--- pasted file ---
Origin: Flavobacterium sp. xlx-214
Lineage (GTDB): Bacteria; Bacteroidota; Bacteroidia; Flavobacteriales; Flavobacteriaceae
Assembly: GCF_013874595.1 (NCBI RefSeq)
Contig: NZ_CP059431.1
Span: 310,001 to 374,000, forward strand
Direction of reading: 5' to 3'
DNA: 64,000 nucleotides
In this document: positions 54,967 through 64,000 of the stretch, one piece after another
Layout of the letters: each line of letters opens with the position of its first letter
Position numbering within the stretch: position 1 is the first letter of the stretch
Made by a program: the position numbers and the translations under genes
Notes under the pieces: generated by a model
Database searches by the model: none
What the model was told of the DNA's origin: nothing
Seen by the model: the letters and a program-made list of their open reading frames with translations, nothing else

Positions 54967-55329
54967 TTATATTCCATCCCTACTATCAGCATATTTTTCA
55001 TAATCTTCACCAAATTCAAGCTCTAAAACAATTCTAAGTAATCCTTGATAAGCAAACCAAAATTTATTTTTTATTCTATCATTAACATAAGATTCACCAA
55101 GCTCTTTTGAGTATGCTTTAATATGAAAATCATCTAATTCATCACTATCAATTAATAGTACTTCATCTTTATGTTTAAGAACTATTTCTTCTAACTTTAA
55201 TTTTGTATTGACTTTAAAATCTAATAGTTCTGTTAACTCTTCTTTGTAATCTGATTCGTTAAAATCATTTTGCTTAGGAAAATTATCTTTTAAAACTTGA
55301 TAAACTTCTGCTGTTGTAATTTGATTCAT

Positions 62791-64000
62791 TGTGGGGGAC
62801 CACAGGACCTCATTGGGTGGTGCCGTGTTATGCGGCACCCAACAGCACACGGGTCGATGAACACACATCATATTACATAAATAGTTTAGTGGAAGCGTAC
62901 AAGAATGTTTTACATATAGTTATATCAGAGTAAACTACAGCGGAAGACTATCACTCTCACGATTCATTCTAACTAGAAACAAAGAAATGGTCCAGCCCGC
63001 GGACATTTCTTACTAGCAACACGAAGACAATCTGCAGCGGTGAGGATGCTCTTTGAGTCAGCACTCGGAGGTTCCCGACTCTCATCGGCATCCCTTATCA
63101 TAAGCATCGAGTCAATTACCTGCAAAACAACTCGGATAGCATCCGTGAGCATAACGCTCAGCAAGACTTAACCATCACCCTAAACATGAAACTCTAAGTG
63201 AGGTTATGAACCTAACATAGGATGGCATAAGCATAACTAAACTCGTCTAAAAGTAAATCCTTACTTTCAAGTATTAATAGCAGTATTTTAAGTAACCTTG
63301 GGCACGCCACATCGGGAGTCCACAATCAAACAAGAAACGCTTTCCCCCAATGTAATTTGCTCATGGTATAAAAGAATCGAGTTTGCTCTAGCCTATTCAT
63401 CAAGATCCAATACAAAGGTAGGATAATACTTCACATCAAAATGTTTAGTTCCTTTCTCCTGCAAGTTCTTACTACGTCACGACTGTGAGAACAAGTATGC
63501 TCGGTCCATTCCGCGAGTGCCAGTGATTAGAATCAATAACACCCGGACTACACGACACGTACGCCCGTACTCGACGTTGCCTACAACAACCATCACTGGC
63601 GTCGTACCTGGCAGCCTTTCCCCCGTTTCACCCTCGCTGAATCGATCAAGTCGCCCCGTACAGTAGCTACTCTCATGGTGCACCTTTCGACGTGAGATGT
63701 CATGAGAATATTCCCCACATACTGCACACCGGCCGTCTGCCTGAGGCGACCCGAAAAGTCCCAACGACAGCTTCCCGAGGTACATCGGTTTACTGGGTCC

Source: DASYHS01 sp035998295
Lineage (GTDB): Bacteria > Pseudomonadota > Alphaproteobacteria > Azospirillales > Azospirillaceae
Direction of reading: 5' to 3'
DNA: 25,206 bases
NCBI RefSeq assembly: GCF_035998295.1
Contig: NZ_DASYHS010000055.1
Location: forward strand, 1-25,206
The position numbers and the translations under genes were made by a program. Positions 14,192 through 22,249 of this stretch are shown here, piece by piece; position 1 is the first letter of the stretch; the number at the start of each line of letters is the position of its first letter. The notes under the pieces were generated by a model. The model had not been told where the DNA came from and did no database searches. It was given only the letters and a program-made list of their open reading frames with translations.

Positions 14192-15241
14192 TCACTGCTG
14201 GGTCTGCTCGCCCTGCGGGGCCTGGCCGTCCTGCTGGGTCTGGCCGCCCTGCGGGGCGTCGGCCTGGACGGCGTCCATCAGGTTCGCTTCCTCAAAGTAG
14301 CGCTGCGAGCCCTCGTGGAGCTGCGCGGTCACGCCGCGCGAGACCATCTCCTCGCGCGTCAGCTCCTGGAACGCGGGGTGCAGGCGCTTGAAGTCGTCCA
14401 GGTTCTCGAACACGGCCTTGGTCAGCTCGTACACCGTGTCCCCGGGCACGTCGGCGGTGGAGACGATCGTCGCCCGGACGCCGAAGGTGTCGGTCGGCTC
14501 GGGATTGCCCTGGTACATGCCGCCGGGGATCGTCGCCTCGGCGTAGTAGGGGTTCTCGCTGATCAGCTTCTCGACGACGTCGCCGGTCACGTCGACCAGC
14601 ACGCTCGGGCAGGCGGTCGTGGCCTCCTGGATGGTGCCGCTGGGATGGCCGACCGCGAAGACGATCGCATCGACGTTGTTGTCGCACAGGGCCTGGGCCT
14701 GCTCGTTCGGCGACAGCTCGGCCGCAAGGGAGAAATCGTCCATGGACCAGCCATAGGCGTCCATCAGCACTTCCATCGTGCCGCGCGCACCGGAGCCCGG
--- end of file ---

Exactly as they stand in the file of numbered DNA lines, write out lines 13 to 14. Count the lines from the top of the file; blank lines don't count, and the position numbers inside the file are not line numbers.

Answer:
Database searches by the model: none
What the model was told of the DNA's origin: nothing